August 23rd this year, Harpsichordist and lecturer counterpoint Tieneke Steenbrink endorsed pre-classical composer Franz Xavier Richter (1709-1789) in the Dutch radio program “Diskotabel”.
Richter was one of the founders of the so called “Mannheim School”, where “galant” instead of elaborated music was the esthetic norm and orchestral virtuosity was a virtue. Steenbrink showed that in the case of Richter this reform did not result in the loss of harmonic depth, especially in his vocal works. The broadcast (in Dutch) can be heard *here*.
In this playlist I included several works she showed during the broadcast.
Richter’s 1744 publicized Symphony in C major shows the innovations in orchestral playing, that was made possible by the *new* virtuosity of the Mannheim orchestra of that period. The 1763 second sonata for flute and basso continuo shows the fluent melodic lines of the “gallant” style of that period. Richter also takes time for this, contrary to earlier practice the first movement takes about 10 minutes, even without all notated repeats played. The Sinfonia con Fuga in g minor anticipates the “Sturm und Drang” style of the young Mozart and early Haydn symphonies. The De Profundis is from Richter’s Strassbourg (1769-89, France) period and was ordered for the use of music at Funeral services. Finally the 1789 Requiem was composed for Richter’s own funeral, and, as Tineke Steenbrink explained in the radio program, shows remarkable harmonic depth. Composer Christan Fridrich Schubart noted in his diary that Franz Xavier Richter died with the score of this Requiem in his hand…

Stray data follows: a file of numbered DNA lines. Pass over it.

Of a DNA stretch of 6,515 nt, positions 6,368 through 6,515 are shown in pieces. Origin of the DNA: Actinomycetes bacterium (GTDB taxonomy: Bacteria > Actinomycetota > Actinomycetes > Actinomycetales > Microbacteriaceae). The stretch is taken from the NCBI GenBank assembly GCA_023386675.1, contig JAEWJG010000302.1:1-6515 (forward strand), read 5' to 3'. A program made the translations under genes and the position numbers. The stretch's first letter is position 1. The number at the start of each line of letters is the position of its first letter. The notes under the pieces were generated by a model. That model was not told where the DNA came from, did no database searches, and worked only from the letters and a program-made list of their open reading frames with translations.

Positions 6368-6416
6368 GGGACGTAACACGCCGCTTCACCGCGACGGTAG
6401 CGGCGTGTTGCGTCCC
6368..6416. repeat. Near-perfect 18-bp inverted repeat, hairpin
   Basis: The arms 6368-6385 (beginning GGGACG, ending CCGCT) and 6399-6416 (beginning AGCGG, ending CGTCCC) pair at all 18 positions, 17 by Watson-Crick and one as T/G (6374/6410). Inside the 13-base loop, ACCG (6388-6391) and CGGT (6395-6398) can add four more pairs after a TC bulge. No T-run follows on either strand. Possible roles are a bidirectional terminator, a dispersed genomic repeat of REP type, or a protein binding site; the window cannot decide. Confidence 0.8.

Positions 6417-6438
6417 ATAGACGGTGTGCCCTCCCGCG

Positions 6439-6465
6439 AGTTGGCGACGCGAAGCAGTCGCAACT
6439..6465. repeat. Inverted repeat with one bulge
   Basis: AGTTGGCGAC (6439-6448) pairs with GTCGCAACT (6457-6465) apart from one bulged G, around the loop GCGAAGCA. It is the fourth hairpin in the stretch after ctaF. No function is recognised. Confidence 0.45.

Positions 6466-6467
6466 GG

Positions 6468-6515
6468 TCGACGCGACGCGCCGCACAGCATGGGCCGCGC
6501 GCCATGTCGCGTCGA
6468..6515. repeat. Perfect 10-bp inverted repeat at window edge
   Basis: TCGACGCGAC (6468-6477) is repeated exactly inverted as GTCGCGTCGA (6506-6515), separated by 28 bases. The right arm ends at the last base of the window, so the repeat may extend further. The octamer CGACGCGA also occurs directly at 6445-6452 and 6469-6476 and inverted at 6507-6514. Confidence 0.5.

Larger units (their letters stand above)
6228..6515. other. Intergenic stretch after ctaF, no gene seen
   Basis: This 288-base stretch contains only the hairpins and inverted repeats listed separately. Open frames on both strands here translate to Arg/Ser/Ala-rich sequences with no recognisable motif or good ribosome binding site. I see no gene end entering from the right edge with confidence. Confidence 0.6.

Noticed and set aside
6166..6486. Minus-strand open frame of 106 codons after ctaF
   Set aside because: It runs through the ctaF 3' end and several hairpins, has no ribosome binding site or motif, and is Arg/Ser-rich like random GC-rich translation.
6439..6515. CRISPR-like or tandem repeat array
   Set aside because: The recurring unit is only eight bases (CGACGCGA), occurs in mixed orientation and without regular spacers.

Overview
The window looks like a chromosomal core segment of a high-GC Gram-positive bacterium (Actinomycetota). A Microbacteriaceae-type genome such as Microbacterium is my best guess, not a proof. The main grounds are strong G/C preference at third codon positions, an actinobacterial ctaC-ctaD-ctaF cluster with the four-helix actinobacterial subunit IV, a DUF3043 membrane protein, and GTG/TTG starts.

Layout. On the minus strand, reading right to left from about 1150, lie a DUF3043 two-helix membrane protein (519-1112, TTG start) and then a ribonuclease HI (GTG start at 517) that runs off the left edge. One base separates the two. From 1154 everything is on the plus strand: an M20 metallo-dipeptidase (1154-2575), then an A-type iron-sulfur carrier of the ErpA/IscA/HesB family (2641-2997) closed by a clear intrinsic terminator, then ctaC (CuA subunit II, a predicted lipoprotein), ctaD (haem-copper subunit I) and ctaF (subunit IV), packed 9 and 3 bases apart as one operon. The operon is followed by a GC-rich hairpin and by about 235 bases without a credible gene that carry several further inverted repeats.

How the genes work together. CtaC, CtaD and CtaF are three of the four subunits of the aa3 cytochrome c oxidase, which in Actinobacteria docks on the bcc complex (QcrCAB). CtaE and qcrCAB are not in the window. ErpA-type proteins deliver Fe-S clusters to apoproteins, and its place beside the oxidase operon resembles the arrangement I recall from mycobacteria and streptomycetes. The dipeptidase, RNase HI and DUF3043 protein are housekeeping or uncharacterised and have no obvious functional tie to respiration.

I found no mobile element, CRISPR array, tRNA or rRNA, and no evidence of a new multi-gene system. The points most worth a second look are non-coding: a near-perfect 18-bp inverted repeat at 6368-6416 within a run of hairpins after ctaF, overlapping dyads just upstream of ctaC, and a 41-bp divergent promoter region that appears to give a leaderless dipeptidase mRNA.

Hope you wil enjoy this playlist again!
Franz Xavier Richter (1709-1789)
-Symphony in C Major ( issued 1744)
Helsinki Baroque Orchestra,
Aapo Häkkinen, Conductor
-Sonata no 2 for flute, cello and harpsichord in G Major (1763/4)
Pauliina Fred, Flute
Heidi Peltomieni, Cello
Aapo Häkkinen, Harpsichord
-Synfonia con fuga in G minor (issued 1744)
-De Profundis à 12 voci (after 1769)
-Messa de Requiem à 16 voci (1789)
Lenka Cafourková Ďuricová, Soprano
Marketá Cokrová, Alto
Romain Champion, Tenor
Jiří Miroslav Procházka, Bass
Czech Ensemble Baroque Orchestra and Choir
Roman Válek, Conductor